“A YOUNG girl cyclist died”. How simply said for someone who did not know Denisa Perinova, but what does it mean for people who knew her and mainly what does it mean for her closest ones, for us her parents, her young brother, grandparents, boyfriend and his family, other friends. We should not forget about her, the biggest victim of this tragic event.
We are talking about Denisa, a 21-year-old girl who had all her adult life ahead.
Denisa started her life, her adult life, abroad. We supervised her development from a distance, coming several times to see her in England and Denisa travelled to see us at home.
We were together quite often and we had seen her settled and very happy in England. Denisa became independent and we realised that our task as parents was over.
On July 15, 2012 the darkness came into our lives. We got a message that Denisa had had a very serious accident while cycling with Ben Pontin, her boyfriend. We immediately came to the UK, spending all our time in the hospital waiting for a miracle. Unfortunately, the miracle did not come.
On July 22 in the morning we were told that Denisa, our beautiful daughter, was passing away. Denisa died that evening. We were with her that last day, talking to her, kissing her, seeing her dying, and it was devastating.
Our plans in the not too distant future had been her wedding and to become grandparents, to see in Denisa’s eyes plenty of joy and happiness, bringing her children up with the same care as she was brought up. However:
* Instead of preparing a wedding, we had to arrange her funeral.
* Instead of going to her wedding, we had to repatriate her body back to her home country.
* Instead of choosing a dress for Denisa’s wedding, we had to choose the dress to put on her body in the coffin.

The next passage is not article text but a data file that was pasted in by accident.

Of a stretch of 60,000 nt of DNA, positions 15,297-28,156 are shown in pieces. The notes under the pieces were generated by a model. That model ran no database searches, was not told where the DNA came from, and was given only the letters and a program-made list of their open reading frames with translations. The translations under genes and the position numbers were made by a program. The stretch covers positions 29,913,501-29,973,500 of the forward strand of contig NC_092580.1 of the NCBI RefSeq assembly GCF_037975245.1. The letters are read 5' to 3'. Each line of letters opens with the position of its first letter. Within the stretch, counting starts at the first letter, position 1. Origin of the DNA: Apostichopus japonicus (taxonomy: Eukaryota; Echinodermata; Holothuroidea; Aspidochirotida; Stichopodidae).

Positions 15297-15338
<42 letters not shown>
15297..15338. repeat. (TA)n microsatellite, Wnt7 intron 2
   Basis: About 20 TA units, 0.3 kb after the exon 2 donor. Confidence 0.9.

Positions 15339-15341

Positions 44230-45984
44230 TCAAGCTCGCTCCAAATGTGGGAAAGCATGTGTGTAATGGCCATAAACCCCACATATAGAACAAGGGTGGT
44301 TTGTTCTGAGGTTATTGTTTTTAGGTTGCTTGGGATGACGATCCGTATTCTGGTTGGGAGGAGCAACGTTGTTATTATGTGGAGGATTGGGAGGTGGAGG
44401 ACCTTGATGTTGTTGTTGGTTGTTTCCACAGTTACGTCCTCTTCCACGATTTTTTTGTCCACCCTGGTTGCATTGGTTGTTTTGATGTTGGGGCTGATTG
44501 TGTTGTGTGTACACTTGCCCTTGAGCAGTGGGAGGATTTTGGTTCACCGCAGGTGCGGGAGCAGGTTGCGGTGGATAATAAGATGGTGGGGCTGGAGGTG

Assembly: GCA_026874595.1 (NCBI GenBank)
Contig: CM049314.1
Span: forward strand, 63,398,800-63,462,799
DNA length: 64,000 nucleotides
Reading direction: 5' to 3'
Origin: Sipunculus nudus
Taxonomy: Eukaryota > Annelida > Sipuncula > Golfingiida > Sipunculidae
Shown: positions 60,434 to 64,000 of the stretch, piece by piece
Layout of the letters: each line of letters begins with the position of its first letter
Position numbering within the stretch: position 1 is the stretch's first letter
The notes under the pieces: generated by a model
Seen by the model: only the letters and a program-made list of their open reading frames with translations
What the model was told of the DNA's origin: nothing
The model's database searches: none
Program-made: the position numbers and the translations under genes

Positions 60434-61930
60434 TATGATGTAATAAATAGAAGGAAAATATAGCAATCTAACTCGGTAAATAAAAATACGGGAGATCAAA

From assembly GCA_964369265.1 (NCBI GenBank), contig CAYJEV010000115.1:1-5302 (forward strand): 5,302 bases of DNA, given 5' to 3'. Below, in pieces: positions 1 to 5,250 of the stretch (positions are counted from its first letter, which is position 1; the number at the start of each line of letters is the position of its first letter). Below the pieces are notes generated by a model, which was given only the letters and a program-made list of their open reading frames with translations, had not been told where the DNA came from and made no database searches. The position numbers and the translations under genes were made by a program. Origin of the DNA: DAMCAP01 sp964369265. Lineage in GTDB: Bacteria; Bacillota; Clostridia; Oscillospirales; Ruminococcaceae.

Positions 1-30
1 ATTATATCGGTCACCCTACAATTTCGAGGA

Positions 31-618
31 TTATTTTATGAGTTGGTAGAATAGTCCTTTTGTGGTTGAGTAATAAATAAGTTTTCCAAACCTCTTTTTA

* Instead of having a wedding party, we had a funeral party.
* Instead of having grandchildren, we just have some photos, memories and mainly emptiness in our souls.
Our plans and reality are like days and nights, like brightness and eclipse. Our family was happy until July 15, 2012. Our lives have not been the same since that fateful day.
The question is what did actually happen on the road that day?
First of all, our daughter was an experienced and competent cyclist, having cycled since a very early age in the Czech Republic around our local towns and villages.
In the UK she passed her driving test which, we understand, contains a written examination with regards to the law of the UK relating to road usage and road safety. She also owned a car and drove every day to work and to other destinations nearby, including Luton airport to collect her mother. She was used to driving on the left-hand side of the road.
But let us go back to the Middle Assendon/Stonor road.
The facts are straightforward as given in evidence by the car driver herself. Dr Helen Measures was driving a Mini along the Middle Assendon to Stonor road. She said she usually drove on that road at a speed of between 45mph and 50mph, although she was unsure of her exact speed at that time.
She had overtaken other cyclists and knew the road to be one used frequently by cyclists, particularly on a sunny Sunday morning.
As she was approaching a bend in the road, she saw two cyclists riding in the same direction as her.
She said that she looked ahead and did not see anything approaching. She gave evidence to the judge that if she had seen any cyclist approaching she would not have commenced an overtaking manoeuvre. She further stated that she could not see 100 per cent of the road ahead when she commenced overtaking.
Having slowed to around 30mph, she allowed plenty of room to overtake the cyclists. She “did not see” the cyclists coming the other way and was still overtaking when she was “surprised” to see them.